On CNBC's June 29 broadcast "Power Lunch," Rep. Paul Kajorski, D-Pa. made a pretty prediction about the Dow Jones Industrial Average (DJIA) should Congress be unable to pass financial regulation legislation.
"You know, I wish every one of them would ask the question and also the industry and media, what happens in this country if this bill fails?" Kanjorski said. "Do you think 236 points down on the Dow is surprising? Check 1,000 or 2,000 points if we fail to change the ways that caused this problem."
That caught the attention of CNBC's Erin Burnett, who played the clip for "Mad Money" host Jim Cramer. Cramer blasted Kanjorski and the entire institution of the federal government for being a drag on the markets for a myriad of reasons on his June 29 "Stop Trading" segment of CNBC's "Street Signs."
"You know, they are the problem," Cramer said. "And we all know it, right? It's like let's not even outthink it. I love our bureaucrat congressmen in Washington, but they're the problem. And I don't want to be just Mr. Rick Santelli here, but give me a break."
Cramer noted the timing - on the eve of a financial regulation bill vote and asked why he was waiting until now to tell us.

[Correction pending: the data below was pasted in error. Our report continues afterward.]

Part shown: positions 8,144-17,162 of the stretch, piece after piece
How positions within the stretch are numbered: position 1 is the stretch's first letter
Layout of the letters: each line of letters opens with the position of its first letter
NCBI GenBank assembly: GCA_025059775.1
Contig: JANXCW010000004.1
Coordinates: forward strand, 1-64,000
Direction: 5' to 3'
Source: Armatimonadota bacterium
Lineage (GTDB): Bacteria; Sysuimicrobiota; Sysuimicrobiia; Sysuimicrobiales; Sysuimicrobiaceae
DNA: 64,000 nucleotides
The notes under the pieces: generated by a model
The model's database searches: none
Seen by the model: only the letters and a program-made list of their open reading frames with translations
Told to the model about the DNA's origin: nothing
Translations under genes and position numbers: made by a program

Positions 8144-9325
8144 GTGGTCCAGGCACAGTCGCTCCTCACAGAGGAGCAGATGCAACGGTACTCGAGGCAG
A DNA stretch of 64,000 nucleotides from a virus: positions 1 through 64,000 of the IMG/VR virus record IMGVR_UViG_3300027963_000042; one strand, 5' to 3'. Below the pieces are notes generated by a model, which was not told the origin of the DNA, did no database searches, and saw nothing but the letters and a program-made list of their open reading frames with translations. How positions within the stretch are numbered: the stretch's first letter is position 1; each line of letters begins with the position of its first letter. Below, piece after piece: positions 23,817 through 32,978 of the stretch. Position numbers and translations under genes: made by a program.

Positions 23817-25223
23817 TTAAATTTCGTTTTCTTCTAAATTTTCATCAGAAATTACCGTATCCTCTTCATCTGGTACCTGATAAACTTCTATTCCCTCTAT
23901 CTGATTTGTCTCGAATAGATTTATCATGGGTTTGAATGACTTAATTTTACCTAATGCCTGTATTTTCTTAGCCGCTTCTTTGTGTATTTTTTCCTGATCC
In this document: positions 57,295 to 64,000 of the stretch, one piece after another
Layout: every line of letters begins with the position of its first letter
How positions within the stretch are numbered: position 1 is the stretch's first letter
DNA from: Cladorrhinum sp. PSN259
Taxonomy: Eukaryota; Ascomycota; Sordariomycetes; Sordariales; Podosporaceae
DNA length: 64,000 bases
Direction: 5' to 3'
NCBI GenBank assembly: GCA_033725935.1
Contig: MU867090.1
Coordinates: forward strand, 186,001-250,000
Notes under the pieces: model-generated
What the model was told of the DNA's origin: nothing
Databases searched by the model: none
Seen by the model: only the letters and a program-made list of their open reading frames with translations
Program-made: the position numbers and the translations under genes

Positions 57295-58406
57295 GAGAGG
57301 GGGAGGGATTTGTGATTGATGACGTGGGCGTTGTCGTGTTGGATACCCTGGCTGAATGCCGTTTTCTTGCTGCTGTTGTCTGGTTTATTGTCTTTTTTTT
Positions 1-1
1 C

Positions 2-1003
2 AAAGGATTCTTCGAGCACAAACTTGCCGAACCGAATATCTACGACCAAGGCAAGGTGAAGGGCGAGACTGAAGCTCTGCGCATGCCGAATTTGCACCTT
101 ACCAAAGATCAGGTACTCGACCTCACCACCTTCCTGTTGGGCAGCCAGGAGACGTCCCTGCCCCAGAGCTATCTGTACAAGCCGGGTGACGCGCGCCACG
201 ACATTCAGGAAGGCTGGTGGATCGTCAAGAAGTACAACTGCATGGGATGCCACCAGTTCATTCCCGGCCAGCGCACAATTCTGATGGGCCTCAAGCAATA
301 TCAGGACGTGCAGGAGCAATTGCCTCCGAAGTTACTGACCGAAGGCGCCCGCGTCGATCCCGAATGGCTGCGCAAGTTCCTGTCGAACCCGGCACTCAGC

"I mean, really - so he's telling us about the 2,000 points? Now he's telling us?" Cramer continued. "I mean, like other than a couple of congressmen and senators."
But according to Cramer, things are much more dire than the Washington, D.C. political playbook. He explained there was a real problem with the mentality in the federal government - to demonize profits.
"What is the 10-year telling us?" Cramer continued. "We're done. It's 1934. I've been saying over and over on the show - the market's overvalued, the market's overvalued. Just try to buy a yield. It's because, you know - we've had it. Washington has decided to eviscerate profits. No one wants to say this because what happens when you say it, is you got a bullseye on your back and I don't even feel like saying it because I already have a ton of them. But you know it really is - I mean to like listen to Congress tell us about what causes a 2,000-point decline and then just accept it and say, ‘Yeah, that's interesting.' I'm not playing that game. I'm too old."
Cramer said the problem was very complicated with what he said was a deflationary phenomenon. He explained there were very few positives with the S&P 500 index to point at what he deemed "gloom-busters."
"We have radical deflation in this country," Cramer said. "I mean, that's what it is. People are maybe working, earning money off the books. I'm doing a series on the show. I'm trying to find companies that are gloom-busters. I gave combed most of the S&P 500, some of the S&P 600, you know the next level. I've got about four or five companies that say things are good. I mean, this is a remarkable time in the American economy. This market deserves to go down. Now I know a lot of people will say, ‘Wait a second, it just rallied from 270.' We've all played that game. We know what happens - the ultra-funds come in in the last half hour, they rebalance - you go down 500 in the last minute. Maybe it's our fault. It's our fault because of TARP or ... whatever."